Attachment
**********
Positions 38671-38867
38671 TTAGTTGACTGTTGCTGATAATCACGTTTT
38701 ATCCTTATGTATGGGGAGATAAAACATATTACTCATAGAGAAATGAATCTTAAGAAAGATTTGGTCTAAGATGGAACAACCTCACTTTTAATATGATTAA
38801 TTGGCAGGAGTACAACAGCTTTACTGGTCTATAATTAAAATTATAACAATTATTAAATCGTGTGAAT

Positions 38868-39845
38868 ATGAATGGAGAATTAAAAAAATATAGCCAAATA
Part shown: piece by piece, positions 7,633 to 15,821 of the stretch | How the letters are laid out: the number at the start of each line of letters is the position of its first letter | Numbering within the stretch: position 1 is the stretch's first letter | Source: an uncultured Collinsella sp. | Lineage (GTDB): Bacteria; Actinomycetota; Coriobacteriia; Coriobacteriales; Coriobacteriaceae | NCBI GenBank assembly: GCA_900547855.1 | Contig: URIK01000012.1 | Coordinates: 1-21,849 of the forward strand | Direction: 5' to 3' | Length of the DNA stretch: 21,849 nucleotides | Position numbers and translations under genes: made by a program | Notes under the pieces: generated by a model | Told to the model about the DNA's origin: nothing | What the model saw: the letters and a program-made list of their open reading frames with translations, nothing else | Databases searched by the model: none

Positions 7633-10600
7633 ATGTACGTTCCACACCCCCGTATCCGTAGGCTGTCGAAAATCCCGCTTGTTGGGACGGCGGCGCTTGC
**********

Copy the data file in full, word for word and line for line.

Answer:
Positions 38671-38867
38671 TTAGTTGACTGTTGCTGATAATCACGTTTT
38701 ATCCTTATGTATGGGGAGATAAAACATATTACTCATAGAGAAATGAATCTTAAGAAAGATTTGGTCTAAGATGGAACAACCTCACTTTTAATATGATTAA
38801 TTGGCAGGAGTACAACAGCTTTACTGGTCTATAATTAAAATTATAACAATTATTAAATCGTGTGAAT

Positions 38868-39845
38868 ATGAATGGAGAATTAAAAAAATATAGCCAAATA
Part shown: piece by piece, positions 7,633 to 15,821 of the stretch | How the letters are laid out: the number at the start of each line of letters is the position of its first letter | Numbering within the stretch: position 1 is the stretch's first letter | Source: an uncultured Collinsella sp. | Lineage (GTDB): Bacteria; Actinomycetota; Coriobacteriia; Coriobacteriales; Coriobacteriaceae | NCBI GenBank assembly: GCA_900547855.1 | Contig: URIK01000012.1 | Coordinates: 1-21,849 of the forward strand | Direction: 5' to 3' | Length of the DNA stretch: 21,849 nucleotides | Position numbers and translations under genes: made by a program | Notes under the pieces: generated by a model | Told to the model about the DNA's origin: nothing | What the model saw: the letters and a program-made list of their open reading frames with translations, nothing else | Databases searched by the model: none

Positions 7633-10600
7633 ATGTACGTTCCACACCCCCGTATCCGTAGGCTGTCGAAAATCCCGCTTGTTGGGACGGCGGCGCTTGC